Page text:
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Design Thinking Data Models

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Click to learn more about author Thomas Frisendal.

I seriously believe, and I also know from professional experiences that Design Thinking is the secret sauce for creating high quality Data Models. This sounds contra intuitive, so we will have to do some debunking:

”Design Thinking – isn’t that for designing good looking products, like watches, cars or furniture?”

No, it is not about aesthetics. It is about creating coordinated changes to a business by way of psychology and experimentation.

Danish Design by Arne Jacobsen / Fritz Hansen

“Data Models are not design objects; Data Models reflect the real world and represent it as an abstraction.”

Yes, they do, but the world is a moving target, and many a time we need to change the agreed perception of reality. You ought to shout “disruption” here! As a matter of fact, business management is a whole lot about change management. If the business aims to change processes or data that is what we must do. But how do we go about that?

I have been combining design thinking with concept mapping since around 2001. The success rate has been overwhelming. I have trained several hundred people in the techniques. And I am    happy to see that other consultants have found their way into it. Teradata, for example did a webinar and a report together with TDWI: “Use Design Thinking to Unleash Creativity in BI and Analytics Development.”

First of all, the biggest challenge in Data Modeling is communication of structure and meaning to the audience, who are people, not machines, going all the way from business people to developers and database admins. It is a people problem, so let us solve it using:

Perception and Cognition

Our audience is business people and developers (also people), so we need to know how people perceive and work with recognized information. The expertise in these matters come from the realm of cognitive psychology and cognitive science in general.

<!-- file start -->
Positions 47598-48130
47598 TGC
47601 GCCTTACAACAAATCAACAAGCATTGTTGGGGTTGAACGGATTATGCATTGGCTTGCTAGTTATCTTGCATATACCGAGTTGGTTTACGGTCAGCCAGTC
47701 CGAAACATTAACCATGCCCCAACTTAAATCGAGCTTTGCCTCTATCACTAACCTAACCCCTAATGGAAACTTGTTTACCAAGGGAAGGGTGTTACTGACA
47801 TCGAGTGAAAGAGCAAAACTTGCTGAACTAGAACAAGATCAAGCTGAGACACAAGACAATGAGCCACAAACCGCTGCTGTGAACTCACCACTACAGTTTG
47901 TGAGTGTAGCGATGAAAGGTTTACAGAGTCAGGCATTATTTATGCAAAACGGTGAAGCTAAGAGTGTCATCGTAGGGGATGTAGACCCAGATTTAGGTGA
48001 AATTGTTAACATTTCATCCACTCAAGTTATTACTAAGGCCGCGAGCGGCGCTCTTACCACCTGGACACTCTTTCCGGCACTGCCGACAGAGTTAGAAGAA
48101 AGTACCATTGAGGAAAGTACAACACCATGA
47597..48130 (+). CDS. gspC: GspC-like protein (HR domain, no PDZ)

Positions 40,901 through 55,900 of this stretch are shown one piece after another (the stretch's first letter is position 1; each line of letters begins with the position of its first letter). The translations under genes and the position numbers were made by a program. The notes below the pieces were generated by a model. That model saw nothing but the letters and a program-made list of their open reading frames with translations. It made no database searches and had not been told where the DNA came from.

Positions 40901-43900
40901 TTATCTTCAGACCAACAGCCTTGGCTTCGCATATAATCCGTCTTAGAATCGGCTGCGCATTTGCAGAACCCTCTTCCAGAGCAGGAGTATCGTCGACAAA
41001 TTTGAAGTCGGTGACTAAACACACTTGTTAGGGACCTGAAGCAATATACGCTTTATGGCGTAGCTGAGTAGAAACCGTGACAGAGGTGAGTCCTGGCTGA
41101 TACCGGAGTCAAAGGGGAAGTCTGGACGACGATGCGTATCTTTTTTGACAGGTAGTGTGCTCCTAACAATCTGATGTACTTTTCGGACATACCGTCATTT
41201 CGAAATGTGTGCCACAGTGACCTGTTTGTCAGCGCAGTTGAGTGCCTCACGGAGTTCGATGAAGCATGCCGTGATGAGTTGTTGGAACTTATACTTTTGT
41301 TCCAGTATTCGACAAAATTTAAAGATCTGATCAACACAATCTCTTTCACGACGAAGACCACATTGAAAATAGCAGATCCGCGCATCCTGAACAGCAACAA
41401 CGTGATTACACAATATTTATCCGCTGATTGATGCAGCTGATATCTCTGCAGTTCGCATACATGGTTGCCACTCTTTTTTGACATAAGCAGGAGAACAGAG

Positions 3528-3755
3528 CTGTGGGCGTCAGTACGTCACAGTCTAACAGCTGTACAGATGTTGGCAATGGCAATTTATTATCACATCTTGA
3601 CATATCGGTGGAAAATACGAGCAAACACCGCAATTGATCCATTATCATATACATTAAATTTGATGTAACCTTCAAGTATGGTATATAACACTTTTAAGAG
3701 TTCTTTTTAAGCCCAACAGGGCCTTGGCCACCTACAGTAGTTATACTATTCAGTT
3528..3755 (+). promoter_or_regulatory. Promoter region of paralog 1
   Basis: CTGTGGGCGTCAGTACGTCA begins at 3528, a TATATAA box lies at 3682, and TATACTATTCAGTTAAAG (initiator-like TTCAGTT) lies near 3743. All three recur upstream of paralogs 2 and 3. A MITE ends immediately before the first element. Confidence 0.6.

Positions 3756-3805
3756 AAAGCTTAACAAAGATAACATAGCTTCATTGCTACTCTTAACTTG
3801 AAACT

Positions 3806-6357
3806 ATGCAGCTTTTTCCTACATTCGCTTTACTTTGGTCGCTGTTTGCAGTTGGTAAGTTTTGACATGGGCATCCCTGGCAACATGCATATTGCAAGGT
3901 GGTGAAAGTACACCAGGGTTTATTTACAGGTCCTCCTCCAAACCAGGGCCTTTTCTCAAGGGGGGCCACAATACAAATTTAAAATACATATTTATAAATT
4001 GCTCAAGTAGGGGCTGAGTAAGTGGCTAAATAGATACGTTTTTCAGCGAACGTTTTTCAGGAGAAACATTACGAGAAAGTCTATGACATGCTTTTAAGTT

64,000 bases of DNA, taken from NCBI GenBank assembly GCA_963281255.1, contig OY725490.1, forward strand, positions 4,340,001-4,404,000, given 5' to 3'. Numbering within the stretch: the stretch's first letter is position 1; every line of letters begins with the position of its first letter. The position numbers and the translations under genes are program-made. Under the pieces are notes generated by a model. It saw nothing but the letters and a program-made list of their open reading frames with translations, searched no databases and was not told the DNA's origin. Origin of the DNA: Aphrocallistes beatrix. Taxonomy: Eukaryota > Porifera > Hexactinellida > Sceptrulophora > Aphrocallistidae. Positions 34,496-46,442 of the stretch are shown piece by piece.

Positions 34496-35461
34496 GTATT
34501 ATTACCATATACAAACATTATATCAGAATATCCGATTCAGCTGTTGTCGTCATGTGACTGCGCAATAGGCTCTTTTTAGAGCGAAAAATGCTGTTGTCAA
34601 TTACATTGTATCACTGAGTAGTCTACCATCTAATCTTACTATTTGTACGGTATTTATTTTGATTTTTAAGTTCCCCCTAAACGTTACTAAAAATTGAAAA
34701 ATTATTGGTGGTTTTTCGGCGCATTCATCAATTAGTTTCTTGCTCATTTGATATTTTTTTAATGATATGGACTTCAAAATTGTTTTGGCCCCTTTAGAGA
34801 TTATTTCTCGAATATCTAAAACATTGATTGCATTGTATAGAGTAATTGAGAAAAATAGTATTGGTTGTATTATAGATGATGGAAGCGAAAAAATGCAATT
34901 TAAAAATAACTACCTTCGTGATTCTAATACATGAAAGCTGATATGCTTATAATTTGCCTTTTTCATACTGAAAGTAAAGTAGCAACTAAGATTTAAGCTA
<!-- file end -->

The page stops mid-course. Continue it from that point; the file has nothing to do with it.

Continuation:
Cognitive psychology comprises areas of research such as categorization, knowledge representation, language, memory, perception and thinking.

From the cognitive researchers we can pick up a number of paradigms, which have proven to work.

Concepts matter. Psychologists specialized in learning and teaching have developed the technique called concept mapping, which is used in both elementary and higher levels of education with very good results. It is a visual structure that is easy to communicate. A good place to host the user stories, which we need for determining the requirements of the business.

Cognition is spatial. There are strong indications that the way our perception and recall work is derived is from our innate capabilities of visually processing our environment. In other words, spatial structures are what we are talking about. On one side this points in the direction of visualization. And on the other side it implies working with what is similar to multidimensional coordinates. Conceptual spaces are a good word to search for on the Internet.

Semantics are important.  Since around the year 2000, technologists (called semantic web nerds) have worked with implementing Semantic Technologies. At the time of this writing the field is blossoming with brand names running their business on top of Semantic Technologies. If in doubt, find out what Knowledge Graphs are about and try it out for yourself.